2.   Over at Forbes.com Emma Johnson, who writes about women and money, discusses 7 Businesses Revolutionizing the Way We Think About Women’s Periods with this lead in:

Business, art and technology are addressing the biological event happening every single month (to) half the world’s population of child-bearing age. Cool things are happening. Social change is afoot.

Several menstrual cup companies get a mention, as does SCMR member and menstrual designer Jen Lewis as an art and media reference.

3.   In 9 Fascinating Facts About InfidelityAlterNet writer Kali Holloway admits, “We’re not championing infidelity, but we are saying it’s a reality, and aspects of it are fascinating.” Fact No. 1? Women are most likely to cheat when they’re ovulating. Also, apparently, women are cheating more than ever and are better at not getting caught than men.

 

Image by Beauty in Blood

Ms. December: Landscape, Cycle: January 2013, Cycle 2, Menstrual Designer: Jen Lewis, Photographer: Rob Lewis
  

Menstrual Poetry from #SMCR2015: “She who dreams the world awake”

July 9th, 2015 by Laura Wershler

On June 6th, 2015, at the 21st Biennial Conference of the Society for Menstrual Cycle Research at the Centre for Women’s Health and Human Rights in Boston, conference participants celebrated with an Open Mic evening of Menstrual Poetry to close out #SMCR2015. This is the second in a series of posts at re:Cycling that aims to give a broader audience to some of the poetry performed that evening.

 

Who is Witch? – by Giuliana Serena

Red Witch by Giuliana Serena

Witch.

She who sweeps the space, lights the candle, calls the circle, stokes the fire, fans the feathers, stirs the cauldron.

She who straddles the hedge, the edge, of culture and the wild, bridging the divide.

She who holds holy the mysteries of existence, practicing reverence.

She who brings forth the transformation of consciousness at will, as medicine for the people.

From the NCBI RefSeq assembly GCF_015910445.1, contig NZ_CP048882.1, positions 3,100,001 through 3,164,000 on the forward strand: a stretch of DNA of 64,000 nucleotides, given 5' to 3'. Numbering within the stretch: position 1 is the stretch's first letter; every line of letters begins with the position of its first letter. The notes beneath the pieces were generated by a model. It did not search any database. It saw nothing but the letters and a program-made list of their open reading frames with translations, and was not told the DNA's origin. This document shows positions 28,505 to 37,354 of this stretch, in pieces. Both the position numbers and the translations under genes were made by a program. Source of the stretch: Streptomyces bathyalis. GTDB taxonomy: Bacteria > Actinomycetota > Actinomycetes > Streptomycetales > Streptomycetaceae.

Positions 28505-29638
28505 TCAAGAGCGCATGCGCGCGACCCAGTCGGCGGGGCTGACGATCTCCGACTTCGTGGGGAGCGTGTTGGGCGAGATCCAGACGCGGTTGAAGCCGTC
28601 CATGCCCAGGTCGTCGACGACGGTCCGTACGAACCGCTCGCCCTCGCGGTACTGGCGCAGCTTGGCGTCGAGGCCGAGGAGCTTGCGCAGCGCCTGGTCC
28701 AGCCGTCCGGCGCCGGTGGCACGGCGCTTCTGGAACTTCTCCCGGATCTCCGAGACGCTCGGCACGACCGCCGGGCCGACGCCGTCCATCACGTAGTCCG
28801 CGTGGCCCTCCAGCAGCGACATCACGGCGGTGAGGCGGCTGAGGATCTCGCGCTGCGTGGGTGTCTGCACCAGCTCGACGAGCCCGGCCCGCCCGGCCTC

She who soothes, and comforts, and holds those in need.

She who chants and drums, and dances the spiral dance, raising the power, and giving it back.

She who keeps the old ways, and manifests new ones.

She who says yes, and no, with discernment.

She who knows all and nothing.

She who seeks knowledge, sitting at the feet of death, and of birth, as teachers.

She who dreams the world awake, drinking deeply of the divine.

She who journeys, and conjures, and sings over bones.

She who navigates the depths of the river beneath the river.

She who celebrates, feasts, and makes love with abandon.

She who walks the wisdom path, who carries the vast fertile ocean within, who cycles, who flows, who bleeds on the earth, then holds her wise blood inside.

She who draws down the moon, and the light of a thousand, thousand suns.

She who embodies the magical nature of the cosmos, the transcendent feminine force.

Witch.

She who is Woman; Maiden, and Empress, and Maga, and Crone.

She who is rooted and grounded, present, aware.

She who is her authentic self, without apology.

She who is.

 

Giuliana Serena is a ceremonialist, Rites-of-Passage facilitator, menstrual cycle educator, and founder of Moontime Rising

 

  

Menstrual Poetry from #SMCR2015: “Existence ain’t real without blood”

July 7th, 2015 by Laura Wershler

On June 6th, 2015, at the 21st Biennial Conference of the Society for Menstrual Cycle Research at the Centre for Women’s Health and Human Rights in Boston, conference participants celebrated with an Open Mic evening of Menstrual Poetry to close out #SMCR2015. This is the first in a series of posts at re:Cycling that aims to give a broader audience to some of the poetry performed that evening. 

 

together we bleed – by Iris Verstappen

“The Crimson Wave” by Jen Lewis

existence ain’t real
without blood
on moonless nights
on moon-full nights
we celebrate

together
we
bleed

and we celebrate the blood
that has been given to us
to give back
give back
to our mother earth
who holds
the tender soil in which our ancestral roots
take rest

together
we
bleed

we are the bloodline
that connects
generations of women giving
the life
we are living right now
and together
they
bled

we are the sisters
the guardians of the blood
the blood keepers
because

together
we
bleed

cherish the blood
honor the blood
because
together
we
will
bleed

Iris Josephina L. Verstappen is a menstrual awareness educator, doula & ashtanga yoga teacher from the Netherlands who is passionate about empowering people to make informed choices about their bodies on all levels.